Indonesia could halt palm oil shipments to Europe

It is ready to counter EU's plan to phase out commodity in biofuels

An Indonesian worker harvesting palm fruits at an oil palm plantation. Indonesia is the world's largest palm oil exporter.
An Indonesian worker harvesting palm fruits at an oil palm plantation. Indonesia is the world's largest palm oil exporter.PHOTO: EPA-EFE

Indonesia, the world's largest palm oil exporter, is ready with countermeasures if the European Union (EU) goes ahead with plans to restrict the use of palm oil in biofuels.

One option is to stop all palm oil shipments to Europe when demand from domestic and alternative overseas markets surges.

Indonesia is gearing up to require biofuels to have a higher mandatory bio-content in later years, from 20 per cent currently, which means more palm oil will be needed.

Last week, President Joko Widodo told Bloomberg he would fight any EU discrimination against palm oil as there are 16 million farmers and workers in the sector, calling it a strategic commodity for Indonesia.

The EU wants to cap palm oil's use in fuel that counts towards renewable energy targets.

It has set a 2030 deadline to phase out palm oil, even if it is certified as sustainable - meaning that its production does not harm people or the environment.

The plan has angered Indonesia and Malaysia, which account for 85 per cent of global palm oil output.

"For biofuels, they say no to palm oil because they want to give room to their sunflower farmers (who produce competing vegetable oil), but at the same time, they say go ahead to palm oil for use in foods," Dr Siswo Pramono, head of the policy analysis and development agency at Indonesia's Foreign Affairs Ministry, told The Straits Times.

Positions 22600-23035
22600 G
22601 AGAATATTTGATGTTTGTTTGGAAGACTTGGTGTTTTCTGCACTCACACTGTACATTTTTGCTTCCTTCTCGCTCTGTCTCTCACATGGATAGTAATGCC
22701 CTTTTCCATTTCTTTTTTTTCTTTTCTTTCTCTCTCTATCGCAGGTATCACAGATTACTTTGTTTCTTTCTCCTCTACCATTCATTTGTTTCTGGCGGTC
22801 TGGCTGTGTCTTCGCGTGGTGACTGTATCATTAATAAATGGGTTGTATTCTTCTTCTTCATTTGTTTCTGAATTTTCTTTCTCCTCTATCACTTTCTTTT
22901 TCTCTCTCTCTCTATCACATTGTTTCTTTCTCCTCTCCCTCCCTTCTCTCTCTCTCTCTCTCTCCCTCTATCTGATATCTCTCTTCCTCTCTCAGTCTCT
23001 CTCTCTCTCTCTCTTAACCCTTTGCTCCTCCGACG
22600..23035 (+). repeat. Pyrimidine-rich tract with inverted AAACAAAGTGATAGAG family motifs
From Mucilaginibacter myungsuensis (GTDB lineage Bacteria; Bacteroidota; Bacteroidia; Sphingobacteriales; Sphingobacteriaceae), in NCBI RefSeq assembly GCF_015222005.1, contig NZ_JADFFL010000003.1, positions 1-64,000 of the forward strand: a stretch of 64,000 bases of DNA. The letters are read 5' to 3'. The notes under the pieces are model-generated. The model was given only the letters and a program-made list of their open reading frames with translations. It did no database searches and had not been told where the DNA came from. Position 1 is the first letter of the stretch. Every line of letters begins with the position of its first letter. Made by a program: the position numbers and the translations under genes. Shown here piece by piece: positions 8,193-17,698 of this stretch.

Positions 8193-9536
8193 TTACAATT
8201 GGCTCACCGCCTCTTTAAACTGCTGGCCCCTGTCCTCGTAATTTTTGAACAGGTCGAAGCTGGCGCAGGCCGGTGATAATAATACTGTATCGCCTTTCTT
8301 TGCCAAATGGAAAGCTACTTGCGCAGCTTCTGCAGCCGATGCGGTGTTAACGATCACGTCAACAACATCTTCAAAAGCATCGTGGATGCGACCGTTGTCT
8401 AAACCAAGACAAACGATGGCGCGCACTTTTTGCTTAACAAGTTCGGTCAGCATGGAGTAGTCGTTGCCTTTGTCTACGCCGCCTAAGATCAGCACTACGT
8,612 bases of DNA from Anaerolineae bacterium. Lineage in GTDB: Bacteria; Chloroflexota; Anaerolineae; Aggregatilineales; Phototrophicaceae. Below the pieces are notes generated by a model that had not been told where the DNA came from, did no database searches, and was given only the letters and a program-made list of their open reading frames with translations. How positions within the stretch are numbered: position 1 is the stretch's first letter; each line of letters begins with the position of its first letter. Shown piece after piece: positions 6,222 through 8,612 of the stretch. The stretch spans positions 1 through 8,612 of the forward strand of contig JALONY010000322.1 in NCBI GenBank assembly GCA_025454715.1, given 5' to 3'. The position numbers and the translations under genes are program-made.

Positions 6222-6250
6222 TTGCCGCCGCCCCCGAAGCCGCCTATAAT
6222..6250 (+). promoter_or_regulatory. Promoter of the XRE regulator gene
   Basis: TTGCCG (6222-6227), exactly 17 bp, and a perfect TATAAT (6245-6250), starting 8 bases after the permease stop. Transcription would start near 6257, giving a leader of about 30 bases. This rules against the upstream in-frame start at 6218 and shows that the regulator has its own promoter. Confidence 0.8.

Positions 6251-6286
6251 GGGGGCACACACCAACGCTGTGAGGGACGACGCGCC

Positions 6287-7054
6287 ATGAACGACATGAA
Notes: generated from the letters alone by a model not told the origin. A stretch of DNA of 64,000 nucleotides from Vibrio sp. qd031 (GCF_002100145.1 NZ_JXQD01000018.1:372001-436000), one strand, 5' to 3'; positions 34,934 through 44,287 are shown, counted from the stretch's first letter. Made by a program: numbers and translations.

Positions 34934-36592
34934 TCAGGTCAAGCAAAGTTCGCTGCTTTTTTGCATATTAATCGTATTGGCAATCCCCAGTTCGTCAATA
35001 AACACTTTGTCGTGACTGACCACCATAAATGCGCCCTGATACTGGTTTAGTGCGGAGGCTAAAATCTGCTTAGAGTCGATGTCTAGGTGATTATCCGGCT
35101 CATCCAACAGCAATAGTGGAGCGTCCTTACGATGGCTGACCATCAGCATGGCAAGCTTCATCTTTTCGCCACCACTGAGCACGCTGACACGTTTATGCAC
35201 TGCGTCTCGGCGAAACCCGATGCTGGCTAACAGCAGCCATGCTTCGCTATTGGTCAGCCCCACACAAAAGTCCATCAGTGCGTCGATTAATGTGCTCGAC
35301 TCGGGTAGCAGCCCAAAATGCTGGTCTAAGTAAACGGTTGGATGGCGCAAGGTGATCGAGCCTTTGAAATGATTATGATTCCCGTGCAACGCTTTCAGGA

Palm oil is used in goods from cosmetics to chocolate.

Thirty years ago, about 75 per cent of Indonesia's palm oil exports went to Europe.

Today, Europe takes only about 18 per cent, government data shows.

Indonesia is now raising the mandatory bio-content of palm oil in its biofuels from 20 to 30 per cent next year, and to 50 per cent (commonly referred to as B50) in later years.

"When the B50 policy is implemented, and together with the rising demand of crude palm oil in other alternative markets, we could just shift the European portion to domestic and other alternative markets," Dr Siswo said, pointing out that exports to Europe total about 5 million tonnes a year.

Maritime Affairs Coordinating Minister Luhut Pandjaitan told ST that Indonesia's list of countermeasures is set.

"We are open to all options available," he said. "If they offer a challenge, we would take it. We know it could be painful on our part, but this is about the pride of a nation.

"Millions of farmers and relevant workers would be affected. How could we not defend them?"

Indonesia would be able to mitigate the "painful impacts", Mr Luhut added, without elaborating.

More than 40 per cent of Indonesia's crude palm oil output comes from traditional farmers and smallholders. The sector helps to eradicate malnutrition and improve public health, in line with the United Nations' sustainable development goals, Dr Siswo argued.

He added that, previously, the EU required Indonesia's plantation companies and farmers to comply with standards set by the Roundtable on Sustainable Palm Oil. They then made investments to comply with them.

But after many growers got their palm oil certified as sustainable, the EU then introduced a new standard called the Indirect Land-Use Change (ILUC), Dr Siswo said.

Under the ILUC, the EU identifies whether biofuels are high risk based on whether they use unsustainable crop feedstock, especially if cultivation of the crops causes deforestation and releases greenhouse gases.

The EU plans to curb high-risk biofuels from 2021 to 2023 and phase them out by 2030.

Indonesia argues that its producers exporting palm oil to Europe comply with the EU's renewable energy directive and that oil palm plantations do not cause deforestation in Indonesia because when cultivation rights were issued, lands were no longer forest.

Often they were previously rubber plantations, open lands or other dryland farms.

The government has also reported reduced deforestation this year and is set to receive its first carbon payment from Norway, under a partnership started in 2010.

"We are not a banana republic," Mr Luhut said. "We understand what we are doing. Our policy on the environment is we are thinking about the next generations."

A version of this article appeared in the print edition of The Straits Times on July 18, 2019, with the headline 'Indonesia could halt palm oil shipments to Europe'. Subscribe